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Medline ® Abstract for Reference 21

of '肝胆管磁共振成像'

21
TI
Limitations of magnetic resonance imaging in measurement of hepatic iron.
AU
Angelucci E, Giovagnoni A, Valeri G, Paci E, Ripalti M, Muretto P, McLaren C, Brittenham GM, Lucarelli G
SO
Blood. 1997;90(12):4736.
 
To evaluate the usefulness of magnetic resonance imaging for the quantitative determination of hepatic iron, we examined 43 patients with thalassemia major and assessed the influence of pathologic changes in the liver on the precision of estimates of the hepatic iron concentration. Tissue signal intensities were measured from magnetic resonance T1-weighted images derived from gradient-echo (GE) pulse sequences and the ratio of the signal intensity of liver to muscle calculated. By excluding patients (n = 9) having a signal intensity ratio (SIR) less than or equal to 0.2, a linear relationship with hepatic iron was found and subsequent analyses were limited to these 34 patients. In 27 patients with hepatic fibrosis, an overall correlation of -0.848 was found between hepatic iron and SIR. By contrast, in the seven patients with no fibrosis, the correlation coefficient (-0.993) was significantly greater (P<.0001). Despite the differences in correlation, the regression line between hepatic iron and SIR for the patients with no fibrosis did not differ significantly with respect to either slope or intercept from that of the patients with fibrosis. Thus, the presence of fibrosis did not seem to affect the pattern of the relationship between hepatic iron and the SIR, but rather to increase the variability of the relationship. Clinically, the presence of fibrosis makes estimates of hepatic iron derived from magnetic resonance imaging so variable as to be of little practical use in the management of transfusional iron overload.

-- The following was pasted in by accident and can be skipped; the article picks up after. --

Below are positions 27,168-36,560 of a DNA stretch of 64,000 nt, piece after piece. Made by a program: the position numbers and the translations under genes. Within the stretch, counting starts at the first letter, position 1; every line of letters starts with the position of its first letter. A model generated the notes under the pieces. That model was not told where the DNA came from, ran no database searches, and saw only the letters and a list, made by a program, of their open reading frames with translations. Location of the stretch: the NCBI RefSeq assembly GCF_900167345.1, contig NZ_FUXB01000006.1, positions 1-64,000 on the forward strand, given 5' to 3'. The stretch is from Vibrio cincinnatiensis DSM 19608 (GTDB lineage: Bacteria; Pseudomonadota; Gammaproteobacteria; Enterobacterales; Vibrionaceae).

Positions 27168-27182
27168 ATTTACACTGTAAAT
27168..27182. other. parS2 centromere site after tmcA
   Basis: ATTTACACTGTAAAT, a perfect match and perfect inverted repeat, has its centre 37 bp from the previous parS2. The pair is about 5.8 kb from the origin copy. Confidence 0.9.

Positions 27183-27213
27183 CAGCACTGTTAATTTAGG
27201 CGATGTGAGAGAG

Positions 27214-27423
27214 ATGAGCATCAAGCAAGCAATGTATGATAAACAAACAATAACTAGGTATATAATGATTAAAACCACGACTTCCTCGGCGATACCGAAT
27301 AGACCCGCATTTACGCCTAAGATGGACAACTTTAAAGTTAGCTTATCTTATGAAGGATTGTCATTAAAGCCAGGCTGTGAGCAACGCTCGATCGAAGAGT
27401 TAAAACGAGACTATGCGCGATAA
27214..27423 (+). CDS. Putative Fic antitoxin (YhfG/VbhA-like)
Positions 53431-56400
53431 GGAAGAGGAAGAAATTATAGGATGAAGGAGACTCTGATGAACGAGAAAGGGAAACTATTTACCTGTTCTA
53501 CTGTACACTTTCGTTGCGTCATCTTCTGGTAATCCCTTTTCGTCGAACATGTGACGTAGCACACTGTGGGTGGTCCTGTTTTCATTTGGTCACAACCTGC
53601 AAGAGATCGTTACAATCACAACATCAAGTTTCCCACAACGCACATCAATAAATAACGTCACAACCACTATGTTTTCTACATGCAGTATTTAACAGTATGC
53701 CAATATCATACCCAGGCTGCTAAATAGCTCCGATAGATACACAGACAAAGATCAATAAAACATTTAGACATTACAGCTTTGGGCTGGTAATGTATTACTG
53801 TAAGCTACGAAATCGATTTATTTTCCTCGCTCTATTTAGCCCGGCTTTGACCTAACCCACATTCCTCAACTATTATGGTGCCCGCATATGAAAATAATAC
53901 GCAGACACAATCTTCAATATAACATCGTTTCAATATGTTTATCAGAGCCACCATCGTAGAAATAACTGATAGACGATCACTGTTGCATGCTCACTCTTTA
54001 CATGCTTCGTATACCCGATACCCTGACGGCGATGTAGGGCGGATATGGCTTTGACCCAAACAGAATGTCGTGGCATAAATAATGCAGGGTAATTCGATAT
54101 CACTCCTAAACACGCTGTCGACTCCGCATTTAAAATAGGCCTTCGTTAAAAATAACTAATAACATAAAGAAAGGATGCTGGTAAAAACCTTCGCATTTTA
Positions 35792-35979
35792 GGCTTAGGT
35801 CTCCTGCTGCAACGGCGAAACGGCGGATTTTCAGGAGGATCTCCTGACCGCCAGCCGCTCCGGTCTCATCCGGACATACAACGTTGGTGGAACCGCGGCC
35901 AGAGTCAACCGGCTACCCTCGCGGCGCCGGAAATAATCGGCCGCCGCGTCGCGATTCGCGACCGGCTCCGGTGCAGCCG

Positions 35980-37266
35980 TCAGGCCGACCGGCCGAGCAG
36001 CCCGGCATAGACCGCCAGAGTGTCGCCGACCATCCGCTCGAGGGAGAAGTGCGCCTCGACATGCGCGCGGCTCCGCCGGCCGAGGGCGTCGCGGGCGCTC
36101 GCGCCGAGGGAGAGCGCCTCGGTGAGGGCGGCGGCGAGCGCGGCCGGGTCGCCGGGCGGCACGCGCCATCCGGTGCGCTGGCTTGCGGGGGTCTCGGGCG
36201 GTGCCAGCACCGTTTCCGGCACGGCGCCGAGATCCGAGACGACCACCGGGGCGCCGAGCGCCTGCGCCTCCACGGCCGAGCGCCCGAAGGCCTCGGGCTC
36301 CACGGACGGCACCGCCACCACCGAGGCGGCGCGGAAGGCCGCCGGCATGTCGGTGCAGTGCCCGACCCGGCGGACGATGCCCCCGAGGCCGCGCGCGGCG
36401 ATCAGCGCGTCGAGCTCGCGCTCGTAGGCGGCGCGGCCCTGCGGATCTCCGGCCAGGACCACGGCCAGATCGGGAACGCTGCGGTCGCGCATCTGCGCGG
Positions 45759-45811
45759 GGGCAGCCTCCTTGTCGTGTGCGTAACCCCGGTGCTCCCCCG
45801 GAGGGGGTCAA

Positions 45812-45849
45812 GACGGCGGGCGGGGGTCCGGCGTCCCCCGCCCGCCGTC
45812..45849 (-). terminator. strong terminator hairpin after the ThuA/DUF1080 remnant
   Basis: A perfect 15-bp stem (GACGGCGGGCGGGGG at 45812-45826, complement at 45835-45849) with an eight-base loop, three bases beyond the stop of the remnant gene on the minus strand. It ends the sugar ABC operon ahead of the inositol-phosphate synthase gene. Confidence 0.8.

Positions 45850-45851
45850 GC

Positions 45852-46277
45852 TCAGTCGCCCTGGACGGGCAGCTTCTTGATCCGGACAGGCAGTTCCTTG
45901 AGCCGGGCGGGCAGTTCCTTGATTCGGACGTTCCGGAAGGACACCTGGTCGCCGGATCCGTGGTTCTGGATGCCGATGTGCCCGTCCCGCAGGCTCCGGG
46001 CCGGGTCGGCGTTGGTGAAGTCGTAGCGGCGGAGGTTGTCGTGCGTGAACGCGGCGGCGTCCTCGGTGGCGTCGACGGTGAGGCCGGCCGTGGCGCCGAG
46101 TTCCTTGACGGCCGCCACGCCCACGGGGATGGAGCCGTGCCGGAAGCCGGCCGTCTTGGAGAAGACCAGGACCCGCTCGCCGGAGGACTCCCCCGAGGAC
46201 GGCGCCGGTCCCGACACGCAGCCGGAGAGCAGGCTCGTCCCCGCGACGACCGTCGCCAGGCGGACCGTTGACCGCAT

AD
Divisione Ematologica e Centro Trapianto Midollo Osseo di Muraglia, Azienda Ospedale di Pesaro, Pesaro, Italy.
PMID